Learning Monday that the Guelph Mercury daily newspaper is closing its doors this Friday, after 149 years, was shocking.
To me, it feels like people in Guelph and surrounding area are losing a community leader, one that we turn to for news, opinion and guidance not just occasionally, but everyday. And I’m not sure how you replace that kind of loss.
I’ve written a weekly column called Urban Cowboy about agriculture and food for the Mercury since early 1991. I’ve posted a column here from August of that year. I like this one in particular, because the topic is feisty, the news maker is Terry Daynard (who today continues to make headlines as a level-headed spokesperson for agriculture), and my long-time colleague Vik Kirsch is listed at the top of the page as the regional editor.
I also like it because the photo suggests I once had dark hair, some 1,300 columns ago. :-)
My column was launched quite casually, when I received a call from then-assistant editor Bonnie Ewen Pyke. I knew her through my work at the University of Guelph in research communications; she knew I was a journalist.
Bonnie: “Hi Owen, it’s Bonnie at the Mercury. Want to write a column about agriculture?”
Bonnie: “OK, start filing Friday, 600 words. Bye!”
And those were pretty well the last instructions I received (except to come up with a name…so I chose Urban Cowboy, a guy from the city writing about the country). It turned out to be a wonderful partnership. The Mercury gave me free rein, never suggesting what I should and shouldn’t write about, and never fiddling with my content — other than to urge me to strive for acronym-free copy, which is a real challenge in agriculture.
The newspaper sincerely wanted to give ink to the agriculture and food sector, which it realized was vital to the lifeblood of Guelph. I can’t think of another Canadian daily that made such a consistent effort to bring agriculture to the fore, not just through my column, but by making a point to almost always assign reporters to the many agriculture-related news conferences and announcements that took place in Guelph, and continue to do so. It’s often published bylined stories from my students as well, mostly about agricultural research, once again making an effort to support the community in imaginative ways that I haven’t seen anywhere else.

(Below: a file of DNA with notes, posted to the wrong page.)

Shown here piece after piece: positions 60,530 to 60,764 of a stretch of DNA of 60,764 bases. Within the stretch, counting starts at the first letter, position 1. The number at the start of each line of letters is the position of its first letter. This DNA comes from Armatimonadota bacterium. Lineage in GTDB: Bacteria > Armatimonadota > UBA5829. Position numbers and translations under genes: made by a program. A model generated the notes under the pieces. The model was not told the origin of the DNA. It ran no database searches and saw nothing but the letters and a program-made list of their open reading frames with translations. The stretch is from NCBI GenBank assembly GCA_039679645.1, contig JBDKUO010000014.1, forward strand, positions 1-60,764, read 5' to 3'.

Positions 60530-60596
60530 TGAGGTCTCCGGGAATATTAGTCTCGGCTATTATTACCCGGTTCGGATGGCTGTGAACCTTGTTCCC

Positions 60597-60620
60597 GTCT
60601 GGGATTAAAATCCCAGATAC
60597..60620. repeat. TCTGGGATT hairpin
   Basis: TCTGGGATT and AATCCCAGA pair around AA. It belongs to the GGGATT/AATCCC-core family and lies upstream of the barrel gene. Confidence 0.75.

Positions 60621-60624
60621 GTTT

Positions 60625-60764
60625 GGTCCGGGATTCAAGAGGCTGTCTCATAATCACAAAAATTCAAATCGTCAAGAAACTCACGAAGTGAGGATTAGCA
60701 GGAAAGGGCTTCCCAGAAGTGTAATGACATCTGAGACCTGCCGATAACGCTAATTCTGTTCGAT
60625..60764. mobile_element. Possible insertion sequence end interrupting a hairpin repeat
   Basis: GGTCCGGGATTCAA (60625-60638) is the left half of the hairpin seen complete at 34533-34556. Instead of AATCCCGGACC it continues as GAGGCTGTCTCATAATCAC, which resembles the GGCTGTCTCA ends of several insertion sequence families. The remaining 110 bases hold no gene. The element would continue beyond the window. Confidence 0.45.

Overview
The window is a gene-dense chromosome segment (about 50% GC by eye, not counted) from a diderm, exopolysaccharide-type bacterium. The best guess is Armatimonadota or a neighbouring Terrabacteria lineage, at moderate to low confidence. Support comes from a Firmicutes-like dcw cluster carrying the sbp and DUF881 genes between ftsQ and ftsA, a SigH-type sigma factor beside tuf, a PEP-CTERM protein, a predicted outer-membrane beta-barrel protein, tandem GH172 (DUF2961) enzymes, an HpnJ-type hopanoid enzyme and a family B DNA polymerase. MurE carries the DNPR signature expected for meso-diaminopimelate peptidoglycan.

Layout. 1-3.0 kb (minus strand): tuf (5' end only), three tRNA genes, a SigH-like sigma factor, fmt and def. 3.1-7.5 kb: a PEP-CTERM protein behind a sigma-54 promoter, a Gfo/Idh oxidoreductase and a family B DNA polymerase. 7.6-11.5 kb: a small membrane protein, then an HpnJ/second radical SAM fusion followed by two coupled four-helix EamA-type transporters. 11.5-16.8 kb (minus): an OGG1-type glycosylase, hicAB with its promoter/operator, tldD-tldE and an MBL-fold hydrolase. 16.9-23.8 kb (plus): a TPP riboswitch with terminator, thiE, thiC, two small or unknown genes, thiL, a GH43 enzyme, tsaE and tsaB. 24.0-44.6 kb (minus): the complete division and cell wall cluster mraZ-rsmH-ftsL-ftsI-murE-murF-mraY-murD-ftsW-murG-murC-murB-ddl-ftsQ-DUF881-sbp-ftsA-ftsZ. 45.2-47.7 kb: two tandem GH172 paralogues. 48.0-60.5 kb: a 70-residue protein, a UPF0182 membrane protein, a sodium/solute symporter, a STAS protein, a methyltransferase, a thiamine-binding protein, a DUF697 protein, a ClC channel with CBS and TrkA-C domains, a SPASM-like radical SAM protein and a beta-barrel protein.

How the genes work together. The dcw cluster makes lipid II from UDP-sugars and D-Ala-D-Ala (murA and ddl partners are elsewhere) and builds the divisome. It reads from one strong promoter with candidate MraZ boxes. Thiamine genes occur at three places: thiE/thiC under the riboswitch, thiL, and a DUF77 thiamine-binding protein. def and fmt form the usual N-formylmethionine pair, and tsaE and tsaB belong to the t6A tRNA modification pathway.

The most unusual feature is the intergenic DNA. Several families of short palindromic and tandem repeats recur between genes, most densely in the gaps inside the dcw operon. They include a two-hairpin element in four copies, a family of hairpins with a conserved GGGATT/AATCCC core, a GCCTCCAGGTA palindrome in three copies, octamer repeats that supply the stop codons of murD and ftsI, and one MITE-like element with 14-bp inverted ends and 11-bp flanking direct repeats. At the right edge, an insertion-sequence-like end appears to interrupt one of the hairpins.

I’m grateful to have had the opportunity to be part of the Guelph Mercury, to have introduced to readers University of Guelph agri-food research as well as issues affecting the sector in this way, and to have worked with tremendous news sources and supportive editors. I learned valuable lessons and kept current with the profession by connecting with dedicated reporters and editors such as Vik, Bonnie, Ed Cassavoy and Phil Andrews. I’ve tried passing those lessons on, to my SPARK and agricultural communications students at the University of Guelph, so they too could benefit from such professionals.
Journalism is all about relationships, and it’s been great to have had this 25-year relationship with Guelph Mercury readers as the Urban Cowboy. I hope the fine journalists affected by the closure are able to land meaningful jobs in this highly evolving profession.